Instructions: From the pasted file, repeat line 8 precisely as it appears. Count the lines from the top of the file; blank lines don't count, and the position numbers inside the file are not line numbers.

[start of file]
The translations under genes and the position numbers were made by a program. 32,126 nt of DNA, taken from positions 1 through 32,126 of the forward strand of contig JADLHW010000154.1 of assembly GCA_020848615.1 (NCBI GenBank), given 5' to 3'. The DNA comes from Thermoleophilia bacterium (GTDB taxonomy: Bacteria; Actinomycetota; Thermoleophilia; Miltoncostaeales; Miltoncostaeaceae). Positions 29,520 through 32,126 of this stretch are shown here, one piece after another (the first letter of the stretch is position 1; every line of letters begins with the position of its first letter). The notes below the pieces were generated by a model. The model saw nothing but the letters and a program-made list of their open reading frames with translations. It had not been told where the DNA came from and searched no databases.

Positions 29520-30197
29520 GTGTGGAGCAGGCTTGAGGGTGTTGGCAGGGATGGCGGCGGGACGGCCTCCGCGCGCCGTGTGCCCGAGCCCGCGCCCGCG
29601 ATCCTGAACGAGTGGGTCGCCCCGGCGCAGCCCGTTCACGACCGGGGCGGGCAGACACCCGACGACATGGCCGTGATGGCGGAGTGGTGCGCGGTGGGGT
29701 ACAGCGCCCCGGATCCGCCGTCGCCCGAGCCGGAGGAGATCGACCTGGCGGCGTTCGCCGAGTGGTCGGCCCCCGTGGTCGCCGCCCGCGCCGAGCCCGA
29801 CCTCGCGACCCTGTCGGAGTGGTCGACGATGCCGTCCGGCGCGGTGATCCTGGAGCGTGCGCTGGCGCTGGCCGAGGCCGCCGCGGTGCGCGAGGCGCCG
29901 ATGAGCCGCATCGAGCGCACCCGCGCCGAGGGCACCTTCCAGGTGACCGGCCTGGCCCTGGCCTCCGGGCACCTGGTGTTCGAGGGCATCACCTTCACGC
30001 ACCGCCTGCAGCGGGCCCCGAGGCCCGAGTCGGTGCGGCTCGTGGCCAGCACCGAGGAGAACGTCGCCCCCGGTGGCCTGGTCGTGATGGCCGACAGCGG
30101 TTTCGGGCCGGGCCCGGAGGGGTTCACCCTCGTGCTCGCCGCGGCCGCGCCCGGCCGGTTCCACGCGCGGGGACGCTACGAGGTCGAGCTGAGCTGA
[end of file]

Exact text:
30001 ACCGCCTGCAGCGGGCCCCGAGGCCCGAGTCGGTGCGGCTCGTGGCCAGCACCGAGGAGAACGTCGCCCCCGGTGGCCTGGTCGTGATGGCCGACAGCGG